Nobody expects the Inquisition, but Paolo Veronese should have expected that his depiction of Christ at The Last Supper should have caused some trouble. Veronese, who was born in 1528 and died on April 9, 1528, changed the title of the painting from The Last Supper to The Feast in the House of Levi (above, from 1573), hoping to get the Catholic church off his back. By painting Christ’s solemn last meal with his apostles like a wild fraternity party, Veronese offended the sensibilities of church officials and put not only his career but his life in jeopardy. Making matters even worse was the grand scale of the painting, one of the largest works done in the sixteenth century on canvas. There was no way to hide this painting, just as there was no way to hide Veronese’s genius.
Veronese’s The Wedding at Cana (above, from 1563) shows a similar scene, but the religious implications were different enough for him to get away with this party setting. Again, Christ sits at the center of the action, surrounded by raucous party animals. He doesn’t look like he’s enjoying himself, which is probably what saved Veronese from censure. Veronese concentrated on the life of Christ rather than his death, reflecting Veronese’s own bubbling energy and love of living in the moment. Part of me wishes that Veronese had depicted Christ in a pose similar to that portrayed by Willem Dafoe as Jesus in the film version of The Last Temptation of Christ when Jesus miraculously transforms the water into wine at Cana. When the wine is discovered, they look at Jesus with amazement. Dafoe’s Jesus simply raises his cup in a toast to them. Party on.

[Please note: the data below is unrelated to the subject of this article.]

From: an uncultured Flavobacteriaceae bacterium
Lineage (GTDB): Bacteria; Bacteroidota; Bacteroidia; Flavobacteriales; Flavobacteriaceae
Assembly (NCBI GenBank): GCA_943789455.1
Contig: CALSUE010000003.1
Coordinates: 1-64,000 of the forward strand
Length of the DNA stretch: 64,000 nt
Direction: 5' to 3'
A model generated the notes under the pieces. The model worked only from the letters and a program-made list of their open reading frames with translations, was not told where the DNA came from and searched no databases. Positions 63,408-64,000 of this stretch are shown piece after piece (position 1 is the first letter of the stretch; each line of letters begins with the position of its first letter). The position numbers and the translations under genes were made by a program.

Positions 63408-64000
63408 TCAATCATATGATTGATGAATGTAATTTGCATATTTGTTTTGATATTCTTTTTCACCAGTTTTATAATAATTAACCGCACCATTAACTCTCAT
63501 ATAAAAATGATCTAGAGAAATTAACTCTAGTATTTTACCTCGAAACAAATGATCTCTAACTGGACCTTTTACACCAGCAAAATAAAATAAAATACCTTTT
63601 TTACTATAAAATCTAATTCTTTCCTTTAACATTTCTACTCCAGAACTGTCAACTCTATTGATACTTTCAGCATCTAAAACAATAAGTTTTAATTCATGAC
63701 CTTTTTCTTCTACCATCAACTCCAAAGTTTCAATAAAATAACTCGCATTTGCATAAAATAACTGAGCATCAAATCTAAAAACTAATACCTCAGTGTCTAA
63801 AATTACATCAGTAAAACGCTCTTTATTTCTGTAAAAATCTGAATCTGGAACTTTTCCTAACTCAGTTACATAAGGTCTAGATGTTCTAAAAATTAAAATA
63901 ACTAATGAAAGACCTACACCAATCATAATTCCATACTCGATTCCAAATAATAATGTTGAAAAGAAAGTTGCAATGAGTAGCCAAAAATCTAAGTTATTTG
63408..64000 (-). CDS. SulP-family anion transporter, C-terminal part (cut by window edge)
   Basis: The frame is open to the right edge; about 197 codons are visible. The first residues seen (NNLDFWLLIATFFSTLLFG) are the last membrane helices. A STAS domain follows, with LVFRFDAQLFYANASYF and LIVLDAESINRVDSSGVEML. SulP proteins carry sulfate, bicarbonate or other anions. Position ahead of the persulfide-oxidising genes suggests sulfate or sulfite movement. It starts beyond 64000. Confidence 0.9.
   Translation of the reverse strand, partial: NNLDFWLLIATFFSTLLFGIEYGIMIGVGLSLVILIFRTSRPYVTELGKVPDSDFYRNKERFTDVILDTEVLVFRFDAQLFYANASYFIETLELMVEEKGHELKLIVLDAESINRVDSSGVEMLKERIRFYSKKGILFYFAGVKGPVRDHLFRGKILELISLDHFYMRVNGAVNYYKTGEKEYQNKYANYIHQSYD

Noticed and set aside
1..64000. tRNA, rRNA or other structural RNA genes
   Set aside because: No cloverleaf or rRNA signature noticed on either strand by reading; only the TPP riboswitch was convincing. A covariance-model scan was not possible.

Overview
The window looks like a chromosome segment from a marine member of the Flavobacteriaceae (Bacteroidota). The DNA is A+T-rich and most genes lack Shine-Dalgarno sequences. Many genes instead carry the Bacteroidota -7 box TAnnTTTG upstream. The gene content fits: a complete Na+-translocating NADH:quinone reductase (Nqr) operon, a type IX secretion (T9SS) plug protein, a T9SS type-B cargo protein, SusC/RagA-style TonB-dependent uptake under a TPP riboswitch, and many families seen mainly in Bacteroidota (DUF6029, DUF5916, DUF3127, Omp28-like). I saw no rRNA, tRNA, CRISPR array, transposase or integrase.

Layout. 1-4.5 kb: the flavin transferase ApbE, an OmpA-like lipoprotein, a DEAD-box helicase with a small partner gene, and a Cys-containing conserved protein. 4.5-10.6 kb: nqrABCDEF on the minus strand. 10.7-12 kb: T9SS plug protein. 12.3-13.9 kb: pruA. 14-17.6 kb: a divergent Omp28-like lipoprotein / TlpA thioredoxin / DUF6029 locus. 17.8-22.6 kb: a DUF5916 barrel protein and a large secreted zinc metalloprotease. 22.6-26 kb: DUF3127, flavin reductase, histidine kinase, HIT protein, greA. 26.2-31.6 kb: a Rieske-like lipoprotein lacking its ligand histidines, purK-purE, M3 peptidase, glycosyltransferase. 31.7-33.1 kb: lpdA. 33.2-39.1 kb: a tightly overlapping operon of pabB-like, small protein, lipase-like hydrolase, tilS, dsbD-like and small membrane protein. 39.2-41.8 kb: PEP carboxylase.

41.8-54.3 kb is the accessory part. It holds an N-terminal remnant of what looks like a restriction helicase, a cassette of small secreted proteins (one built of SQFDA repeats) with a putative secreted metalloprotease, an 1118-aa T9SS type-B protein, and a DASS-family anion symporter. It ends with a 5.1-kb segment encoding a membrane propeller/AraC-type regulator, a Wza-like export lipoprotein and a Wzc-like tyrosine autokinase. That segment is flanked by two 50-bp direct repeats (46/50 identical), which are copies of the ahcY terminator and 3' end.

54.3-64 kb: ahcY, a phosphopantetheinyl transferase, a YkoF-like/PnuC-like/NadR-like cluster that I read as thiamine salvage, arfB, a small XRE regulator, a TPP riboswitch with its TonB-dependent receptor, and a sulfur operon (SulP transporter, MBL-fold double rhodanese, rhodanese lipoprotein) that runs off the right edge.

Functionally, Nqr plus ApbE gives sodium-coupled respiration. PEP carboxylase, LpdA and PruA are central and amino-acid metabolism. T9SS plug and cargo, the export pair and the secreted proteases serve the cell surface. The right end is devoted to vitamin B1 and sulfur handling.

Veronese always seems more comfortable painting mythological figures, who posed no pitfalls for his relationship with the church. In Mars and Venus United by Love (above, from 1576-1582) Veronese used this license to its fullest in creating an allegory of love civilizing this war-torn world. Cupid literally ties the knot that binds Mars and Venus. The milk of human kindness flows from Venus’ breast. Mars’ horse, his primary instrument of war, finds itself reigned in as his master indulges in love. While other artists depicted gruesome crucifixions as instruments of meditation on the next life, Veronese painted works of beauty and joy as invitations to meditate on the joys of this life. Amazingly, such a message could get you in trouble with the spiritual gatekeepers of the time. Even then, it was difficult to ask “What’s so funny about peace, love, and understanding?”